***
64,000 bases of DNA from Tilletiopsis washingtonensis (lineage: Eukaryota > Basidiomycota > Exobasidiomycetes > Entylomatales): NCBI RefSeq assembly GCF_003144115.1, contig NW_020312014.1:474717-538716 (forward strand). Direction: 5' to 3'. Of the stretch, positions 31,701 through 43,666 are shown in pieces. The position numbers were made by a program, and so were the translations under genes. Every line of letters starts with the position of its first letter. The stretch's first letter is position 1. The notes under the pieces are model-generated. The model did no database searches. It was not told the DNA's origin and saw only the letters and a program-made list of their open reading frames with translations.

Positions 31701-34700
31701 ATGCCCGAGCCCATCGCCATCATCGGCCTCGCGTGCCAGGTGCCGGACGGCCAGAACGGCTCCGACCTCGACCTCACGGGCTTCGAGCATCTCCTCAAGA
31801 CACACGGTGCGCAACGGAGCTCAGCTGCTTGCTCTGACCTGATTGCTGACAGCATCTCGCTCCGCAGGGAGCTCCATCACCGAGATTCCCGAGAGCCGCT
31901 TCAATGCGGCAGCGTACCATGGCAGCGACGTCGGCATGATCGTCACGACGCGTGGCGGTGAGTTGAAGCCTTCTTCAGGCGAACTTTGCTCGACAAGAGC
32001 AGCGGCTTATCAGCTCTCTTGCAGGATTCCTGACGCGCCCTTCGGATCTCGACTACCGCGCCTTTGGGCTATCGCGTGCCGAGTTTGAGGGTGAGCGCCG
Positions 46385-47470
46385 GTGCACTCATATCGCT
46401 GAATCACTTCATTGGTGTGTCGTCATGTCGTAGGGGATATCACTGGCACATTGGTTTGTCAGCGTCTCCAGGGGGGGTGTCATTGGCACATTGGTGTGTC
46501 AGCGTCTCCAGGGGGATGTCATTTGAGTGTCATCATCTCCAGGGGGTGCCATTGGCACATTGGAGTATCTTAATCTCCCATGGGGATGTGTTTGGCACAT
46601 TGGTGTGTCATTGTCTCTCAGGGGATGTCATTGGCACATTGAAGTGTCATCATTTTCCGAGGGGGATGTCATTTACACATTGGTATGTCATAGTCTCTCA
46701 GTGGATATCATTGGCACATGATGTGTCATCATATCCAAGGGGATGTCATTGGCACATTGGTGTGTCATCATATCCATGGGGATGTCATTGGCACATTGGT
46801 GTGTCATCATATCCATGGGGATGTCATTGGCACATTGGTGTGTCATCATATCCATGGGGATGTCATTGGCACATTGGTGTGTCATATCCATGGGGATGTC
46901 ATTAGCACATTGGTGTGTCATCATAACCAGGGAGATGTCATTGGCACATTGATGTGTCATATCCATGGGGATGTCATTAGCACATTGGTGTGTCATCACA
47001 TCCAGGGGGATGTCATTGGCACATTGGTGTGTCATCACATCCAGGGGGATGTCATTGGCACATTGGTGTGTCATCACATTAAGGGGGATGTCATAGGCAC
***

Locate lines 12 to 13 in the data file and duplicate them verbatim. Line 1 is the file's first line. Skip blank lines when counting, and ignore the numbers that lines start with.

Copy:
46701 GTGGATATCATTGGCACATGATGTGTCATCATATCCAAGGGGATGTCATTGGCACATTGGTGTGTCATCATATCCATGGGGATGTCATTGGCACATTGGT
46801 GTGTCATCATATCCATGGGGATGTCATTGGCACATTGGTGTGTCATCATATCCATGGGGATGTCATTGGCACATTGGTGTGTCATATCCATGGGGATGTC